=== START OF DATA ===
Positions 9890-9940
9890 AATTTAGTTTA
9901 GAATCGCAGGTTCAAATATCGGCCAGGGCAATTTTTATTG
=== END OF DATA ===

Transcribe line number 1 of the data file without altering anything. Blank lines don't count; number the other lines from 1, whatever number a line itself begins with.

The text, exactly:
Positions 9890-9940